Russian Revolution

The Russian Revolution ft. Dr. Mark Steinberg and the Midwest Bard Club

russian revolution

Russians in rural Wisconsin- celebrating the 100 year anniversary of the Russian Revolution. What did this revolutionary era mean to the people of 20th century Russia? And what does it mean to you and I as we pursue happiness in the land of the free?

Former episodes featuring rural Wisconsin ‘Ice age trail’, ‘Cardinal Directions’, and ‘Silicon Valley Fox

Russian Revolution 1905-1921 By Dr. Mark Steinberg 

Country strummin’ by Chip

The rest of the the spectacular music by members of the Midwest Bard Club.



I’m delivering fire wood to campgrounds in eastern Wisconsin. Its quiet out here. In the land the glaciers carved.    


Until you cross the wrong fence, Park incorrectly at the Hamburger Hause. Or pull out a microphone at the wrong time.


Life follows a sequence of expected norms. Discus the weather with campers, the green bay packers with bartenders, and ignore people at gas stations. Wave politely to neighbors but don’t distract them from yard work. This is America’s heartland, home of the free.

Last week my boss forwarded a private order from a new campground, Greenbush State park. New clients are exciting. It gives me a chance to explore new back roads, old collapsed barns, and surviving dairy farms. My instructions were specific: go to campsite number 9, find Boris, and stand up for yourself.

The entrance to the campground was framed by a canopy of yellow orange maple leaves. As I wound through the hills the road became narrower, and turns sharper. With the truck full of wood, I drove slow, 15mph. At campsite 1. I lost cell service. 3 the radio went fuzzy. 4 inaudible static


6. still no humans. Never saw sites 7 and 8. Campsite 9, my destination, I came to a dead end. Put the truck in park and stepped out into a sunny clearing, encircled by 50 foot pines.  In the center, 3 shirtless men sat at a picnic table. One stood up, and announced his name, Boris.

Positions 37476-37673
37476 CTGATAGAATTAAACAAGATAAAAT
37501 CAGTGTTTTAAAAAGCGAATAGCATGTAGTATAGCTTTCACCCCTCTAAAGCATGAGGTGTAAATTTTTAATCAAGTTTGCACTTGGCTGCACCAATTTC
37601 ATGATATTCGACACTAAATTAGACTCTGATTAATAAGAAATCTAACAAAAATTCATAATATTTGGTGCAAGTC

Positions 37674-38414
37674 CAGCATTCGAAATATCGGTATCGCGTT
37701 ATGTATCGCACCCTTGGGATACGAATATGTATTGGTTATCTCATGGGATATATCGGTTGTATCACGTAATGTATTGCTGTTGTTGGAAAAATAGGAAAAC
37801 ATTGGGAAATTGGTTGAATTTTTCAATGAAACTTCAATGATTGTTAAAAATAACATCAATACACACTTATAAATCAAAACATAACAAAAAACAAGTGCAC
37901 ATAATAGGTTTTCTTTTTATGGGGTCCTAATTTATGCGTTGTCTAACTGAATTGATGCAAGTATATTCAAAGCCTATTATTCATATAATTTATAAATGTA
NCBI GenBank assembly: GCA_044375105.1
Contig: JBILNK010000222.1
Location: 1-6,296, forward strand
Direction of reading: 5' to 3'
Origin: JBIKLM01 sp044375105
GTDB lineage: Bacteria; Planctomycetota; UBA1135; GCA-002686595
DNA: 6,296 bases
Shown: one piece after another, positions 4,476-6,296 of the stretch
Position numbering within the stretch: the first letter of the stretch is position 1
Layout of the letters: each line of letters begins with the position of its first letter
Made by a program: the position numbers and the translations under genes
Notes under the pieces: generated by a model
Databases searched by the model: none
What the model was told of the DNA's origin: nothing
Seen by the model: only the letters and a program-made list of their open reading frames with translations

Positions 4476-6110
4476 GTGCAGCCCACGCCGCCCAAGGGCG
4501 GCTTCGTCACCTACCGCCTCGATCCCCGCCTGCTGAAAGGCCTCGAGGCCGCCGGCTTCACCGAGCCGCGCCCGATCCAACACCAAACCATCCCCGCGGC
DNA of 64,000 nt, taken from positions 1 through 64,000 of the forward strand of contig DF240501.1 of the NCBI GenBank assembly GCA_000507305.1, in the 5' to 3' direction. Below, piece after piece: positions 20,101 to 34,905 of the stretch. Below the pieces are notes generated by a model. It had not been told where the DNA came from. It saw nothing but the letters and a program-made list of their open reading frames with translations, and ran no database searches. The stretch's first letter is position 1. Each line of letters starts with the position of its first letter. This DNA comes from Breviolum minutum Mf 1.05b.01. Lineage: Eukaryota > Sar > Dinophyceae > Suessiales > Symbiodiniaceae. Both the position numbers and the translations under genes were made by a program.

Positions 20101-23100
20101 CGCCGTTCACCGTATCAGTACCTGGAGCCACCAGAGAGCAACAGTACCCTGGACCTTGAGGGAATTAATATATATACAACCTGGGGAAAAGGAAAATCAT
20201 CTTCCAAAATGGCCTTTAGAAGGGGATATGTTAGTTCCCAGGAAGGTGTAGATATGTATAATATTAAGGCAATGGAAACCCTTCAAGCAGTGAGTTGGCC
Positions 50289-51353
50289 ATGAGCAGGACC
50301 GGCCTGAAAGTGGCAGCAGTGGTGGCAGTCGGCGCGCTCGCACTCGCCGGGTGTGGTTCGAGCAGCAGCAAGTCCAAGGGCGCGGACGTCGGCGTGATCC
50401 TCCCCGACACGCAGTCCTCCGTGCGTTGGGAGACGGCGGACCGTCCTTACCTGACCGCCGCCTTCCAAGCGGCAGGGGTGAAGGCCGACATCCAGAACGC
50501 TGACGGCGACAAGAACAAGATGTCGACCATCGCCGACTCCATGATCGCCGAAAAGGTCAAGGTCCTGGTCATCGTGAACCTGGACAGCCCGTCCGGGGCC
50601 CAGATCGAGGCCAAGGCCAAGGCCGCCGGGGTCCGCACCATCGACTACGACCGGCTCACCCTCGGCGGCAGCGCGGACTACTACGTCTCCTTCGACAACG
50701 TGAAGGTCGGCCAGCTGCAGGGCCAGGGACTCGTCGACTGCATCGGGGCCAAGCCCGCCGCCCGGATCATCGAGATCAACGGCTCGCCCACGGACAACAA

We talked business then Boris invited me to the picnic table. Where the two others chewed on ribs, sipped vodka, and spoke Russian. It was hard to ignore the bulky holsters hanging off their wastes. They weren’t guns. But they weren’t phones either.

Boris poured me a shot. Ralph gave me a slice of pork fat. And Jean cut sour pickles into bite size cubes.

“To good health”. We toasted

More vodka?

Can’t fly with just one wing

We were all standing now. Boris and Ralph broke off in Russian. Jean and I discussed Music, and Russia. The latter He doesn’t like talking about. He still has family there. And  They will never have as good of a life as him.

It was noon and seemingly much brighter than when I arrived. Boris offered me more alcohol. This time I had enough courage to say no. It was time to deliver the wood for tonights party. I started the truck and was about to pull away when Boris appeared in the driver side window and said, “come back at 7. You’ll  meet the mafia.”

AMERICAN MUSIC Truck recording

The rhythm of rural life was broken. I had a party to attend. So I slicked my hair back. Put on my boots, and bought a bottle of vodka. The expensive kind. Sky.

That night I returned to the same windy road. This time is was dark but no longer deserted.  Cars filled the campsites and people patrolled the roads. I parked at a distance. Grabbed my liter of vodka, and approached an unlikely scene.


A few hundred people sat quietly in lawn chairs wrapped in blankets under the cool starry night. Festoons hung overhead and kids played in the background. Boris, now wearing a denim tuxedo and a fedora, introduced each performer. One by one musicians played Russian folk tunes.

My friends form earlier had transformed from macho meat eaters to acoustic sentimentalists. No longer shirtless Jean took the stage with a 12 string guitar and a smile the crowd couldn’t resist

Twice a year this group of Russian Americans come together to play music. This year the theme was a celebration of the 100 year anniversary of the Russian revolution. A historical period, I am not qualified to discuss.

This most recent book is Russian revolution…

But Dr. Mark Steinberg is. As history professor and Director of Graduate Studies at the University of Illinois, he recently published a history of Russia’s revolutionary era. Titled  Russian Revolution 1905-1921.

In brief, the Russian revolution culminated in 1917 with 2 separate government overthrows. In February, the Tsarist autocracy was dismantled and replaced by the provisional government. When the Provisional government, lead by large capitalist and Nobel aristocracy, didn’t offer sufficient social relief, the Bolshevicks, lead by Lenin, marched on Petrograd and overthrew the provisional government.

In his book, Dr. Steinberg tells the story of the revolution in terms of individual experiences. I asked him if common experiences really existed during such a tumultuous time.

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